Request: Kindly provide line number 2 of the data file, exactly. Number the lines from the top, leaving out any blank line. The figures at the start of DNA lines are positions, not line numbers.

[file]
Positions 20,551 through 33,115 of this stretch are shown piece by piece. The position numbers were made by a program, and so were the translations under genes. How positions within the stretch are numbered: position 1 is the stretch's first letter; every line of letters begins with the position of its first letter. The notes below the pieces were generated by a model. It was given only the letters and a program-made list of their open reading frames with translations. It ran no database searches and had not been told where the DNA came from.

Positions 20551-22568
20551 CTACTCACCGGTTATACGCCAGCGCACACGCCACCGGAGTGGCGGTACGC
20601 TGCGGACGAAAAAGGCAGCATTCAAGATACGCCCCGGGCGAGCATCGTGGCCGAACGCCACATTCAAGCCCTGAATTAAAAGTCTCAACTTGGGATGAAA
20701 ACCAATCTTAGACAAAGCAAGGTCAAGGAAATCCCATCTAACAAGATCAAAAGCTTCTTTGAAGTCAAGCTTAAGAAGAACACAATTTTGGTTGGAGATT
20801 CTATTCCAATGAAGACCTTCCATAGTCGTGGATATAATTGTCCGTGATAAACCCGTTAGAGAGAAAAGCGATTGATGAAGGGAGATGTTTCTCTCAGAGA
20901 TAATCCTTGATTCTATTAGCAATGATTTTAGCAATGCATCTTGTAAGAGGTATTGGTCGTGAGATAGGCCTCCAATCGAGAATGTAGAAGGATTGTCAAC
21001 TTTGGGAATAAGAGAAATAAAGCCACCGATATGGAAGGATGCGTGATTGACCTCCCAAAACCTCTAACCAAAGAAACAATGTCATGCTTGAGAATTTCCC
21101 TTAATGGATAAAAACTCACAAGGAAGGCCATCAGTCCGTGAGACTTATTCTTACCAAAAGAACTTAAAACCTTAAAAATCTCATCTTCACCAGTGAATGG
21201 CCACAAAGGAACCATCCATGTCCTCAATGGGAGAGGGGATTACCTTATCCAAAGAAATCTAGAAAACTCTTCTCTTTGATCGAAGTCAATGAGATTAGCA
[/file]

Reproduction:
Positions 20551-22568